Another strong influence in my singing life came from Jim and Lillie Belle Ayers. They became my surrogate grandparents, friends, and means of getting to singings. As I grew up, I learned from them how much it means to others to encourage, teach, love, and transport those who wouldn’t otherwise have a way to go to singings. I would call them as often as my mother would allow it—she didn’t want me to be a nuisance! It’s probably a good thing there was no caller ID: “Oh, no, it’s that Holland girl again!” They were unselfish with their time and their love. When the 1960 Edition of the Denson book was published, we had local evening practice sessions to learn the new songs. Each time we would go, Jim would have a new song picked out for us to practice. We would pull off the side of the country road, learn the song right there in the car, and be ready to sing it with the group when we arrived.
Jim was a prankster. He loved to get a gentle chuckle with his tricks. His car was a 1959 Cadillac, the one with the tall fins in the back and the taillights about halfway up the fins. I had never seen such a fancy car, with its electric window controls. I had no idea that Jim could control all four windows from the driver’s seat. One time, he lowered my window in the back seat, then told me not to be playing with the windows, all the time watching for my reaction in the rearview mirror!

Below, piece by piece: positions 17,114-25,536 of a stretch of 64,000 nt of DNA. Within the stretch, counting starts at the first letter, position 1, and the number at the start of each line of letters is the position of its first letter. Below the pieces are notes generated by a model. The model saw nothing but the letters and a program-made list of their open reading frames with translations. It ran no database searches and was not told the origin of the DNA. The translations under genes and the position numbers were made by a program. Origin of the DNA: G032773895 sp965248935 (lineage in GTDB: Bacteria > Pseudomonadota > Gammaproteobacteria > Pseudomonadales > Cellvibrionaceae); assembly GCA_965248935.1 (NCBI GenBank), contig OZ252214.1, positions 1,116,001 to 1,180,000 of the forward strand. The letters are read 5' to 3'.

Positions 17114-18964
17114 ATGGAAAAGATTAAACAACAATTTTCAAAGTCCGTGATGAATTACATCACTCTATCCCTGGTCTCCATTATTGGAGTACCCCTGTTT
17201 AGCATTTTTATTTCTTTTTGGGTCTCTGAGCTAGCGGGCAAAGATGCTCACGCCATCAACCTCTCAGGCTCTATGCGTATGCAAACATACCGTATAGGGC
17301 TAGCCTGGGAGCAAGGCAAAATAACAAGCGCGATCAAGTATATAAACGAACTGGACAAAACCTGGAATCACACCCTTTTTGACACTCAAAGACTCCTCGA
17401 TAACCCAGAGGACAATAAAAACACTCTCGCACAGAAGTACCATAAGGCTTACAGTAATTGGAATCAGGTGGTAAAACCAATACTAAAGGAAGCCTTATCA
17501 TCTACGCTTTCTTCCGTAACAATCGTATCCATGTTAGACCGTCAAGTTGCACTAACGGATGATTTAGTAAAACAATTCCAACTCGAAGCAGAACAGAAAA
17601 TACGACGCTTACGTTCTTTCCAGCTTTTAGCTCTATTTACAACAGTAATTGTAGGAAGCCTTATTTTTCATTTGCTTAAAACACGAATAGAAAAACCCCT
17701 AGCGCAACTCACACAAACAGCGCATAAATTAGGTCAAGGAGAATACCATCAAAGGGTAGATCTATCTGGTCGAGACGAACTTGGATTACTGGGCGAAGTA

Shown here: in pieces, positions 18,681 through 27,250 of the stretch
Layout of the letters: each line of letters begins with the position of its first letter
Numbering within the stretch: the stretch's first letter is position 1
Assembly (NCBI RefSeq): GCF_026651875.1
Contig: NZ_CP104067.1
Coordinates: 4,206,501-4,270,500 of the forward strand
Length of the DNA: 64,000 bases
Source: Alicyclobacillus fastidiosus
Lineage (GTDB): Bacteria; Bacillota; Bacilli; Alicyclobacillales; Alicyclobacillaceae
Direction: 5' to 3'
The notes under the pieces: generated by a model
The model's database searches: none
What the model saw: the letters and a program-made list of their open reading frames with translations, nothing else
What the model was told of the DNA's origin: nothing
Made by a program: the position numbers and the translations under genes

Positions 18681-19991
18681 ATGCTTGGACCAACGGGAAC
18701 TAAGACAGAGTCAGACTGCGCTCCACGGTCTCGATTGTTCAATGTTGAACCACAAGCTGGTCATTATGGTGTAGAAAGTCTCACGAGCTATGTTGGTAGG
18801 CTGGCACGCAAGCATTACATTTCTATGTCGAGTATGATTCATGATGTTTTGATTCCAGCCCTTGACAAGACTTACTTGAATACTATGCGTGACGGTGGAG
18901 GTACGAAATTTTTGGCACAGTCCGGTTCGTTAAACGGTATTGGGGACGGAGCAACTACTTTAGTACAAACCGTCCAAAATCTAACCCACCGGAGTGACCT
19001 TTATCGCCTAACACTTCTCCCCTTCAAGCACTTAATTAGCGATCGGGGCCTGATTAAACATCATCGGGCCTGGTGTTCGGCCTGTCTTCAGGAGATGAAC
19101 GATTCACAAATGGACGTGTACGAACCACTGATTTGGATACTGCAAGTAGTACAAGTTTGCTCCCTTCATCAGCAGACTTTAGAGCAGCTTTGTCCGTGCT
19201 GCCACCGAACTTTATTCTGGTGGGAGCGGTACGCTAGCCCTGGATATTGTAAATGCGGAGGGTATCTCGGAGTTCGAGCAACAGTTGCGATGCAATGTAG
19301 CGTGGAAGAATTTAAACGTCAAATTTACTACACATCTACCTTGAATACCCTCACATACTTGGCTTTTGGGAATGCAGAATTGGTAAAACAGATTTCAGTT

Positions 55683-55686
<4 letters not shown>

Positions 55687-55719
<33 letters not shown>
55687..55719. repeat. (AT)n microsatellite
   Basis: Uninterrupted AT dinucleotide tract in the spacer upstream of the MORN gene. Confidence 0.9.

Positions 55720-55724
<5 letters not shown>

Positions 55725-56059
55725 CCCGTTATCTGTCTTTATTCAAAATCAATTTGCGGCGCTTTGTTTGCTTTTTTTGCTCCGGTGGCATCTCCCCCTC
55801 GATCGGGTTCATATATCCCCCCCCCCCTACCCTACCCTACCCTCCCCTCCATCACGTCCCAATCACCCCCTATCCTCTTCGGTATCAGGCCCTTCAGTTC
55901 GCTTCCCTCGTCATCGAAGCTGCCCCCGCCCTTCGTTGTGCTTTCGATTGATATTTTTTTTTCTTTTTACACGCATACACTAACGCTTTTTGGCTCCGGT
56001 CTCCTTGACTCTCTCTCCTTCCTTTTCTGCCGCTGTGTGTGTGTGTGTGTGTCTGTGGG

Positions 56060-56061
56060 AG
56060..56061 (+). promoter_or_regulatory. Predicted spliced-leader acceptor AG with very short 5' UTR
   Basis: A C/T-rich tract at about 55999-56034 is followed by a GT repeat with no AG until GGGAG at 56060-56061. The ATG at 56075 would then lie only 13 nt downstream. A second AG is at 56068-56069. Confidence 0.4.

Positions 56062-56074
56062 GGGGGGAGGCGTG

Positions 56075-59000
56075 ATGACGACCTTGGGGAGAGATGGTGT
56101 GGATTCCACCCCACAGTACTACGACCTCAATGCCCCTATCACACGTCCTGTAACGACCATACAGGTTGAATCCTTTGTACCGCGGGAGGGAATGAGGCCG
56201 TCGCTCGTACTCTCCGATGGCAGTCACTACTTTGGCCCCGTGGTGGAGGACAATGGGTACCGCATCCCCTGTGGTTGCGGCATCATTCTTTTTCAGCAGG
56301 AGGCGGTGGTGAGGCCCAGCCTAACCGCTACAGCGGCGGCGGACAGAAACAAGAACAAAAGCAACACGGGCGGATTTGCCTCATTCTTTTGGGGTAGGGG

I learned to sing alto from Charlene Wallace and Joyce Walton. When I arrived at a singing, I would rush to put my book on the chair next to Charlene’s. She would sing toward me and point to my page when I got lost or made a mistake. She was so patient. She has helped countless youngsters and not-so-youngsters learn to sing. Just sitting beside her was a learning experience. I still love to sing beside Charlene.
Around this time, I learned another important lesson: when there is a book on a chair, that chair is spoken for! I don’t remember specific instances, so I’m sure I was gently reprimanded, probably when someone’s book was already on the chair next to Charlene’s. That lesson has stuck so well that I still remember, with shame, the two times in sixty years that I moved someone’s book after reaching a reasonable age of accountability! I remember where each of the two singings was, and I remember whose books I moved.
I attended singing schools taught by H. N. “Bud” McGraw, Jeff Sheppard, George Phillips, Loyd Redding, Buford McGraw, Euclid McGuire, and others I’m sure I’ll remember later. Most of these names will be unfamiliar to many of you. I name them to say that I learned from them, collectively, and that there is always something new to learn, someone new who needs help, someone new to love and encourage. I can’t tell you how many times I saw Jeff Sheppard reach forward from his front row seat to take the hand of a child or an adult who was learning to lead. In one of the last pictures I saw of him, he was doing just that.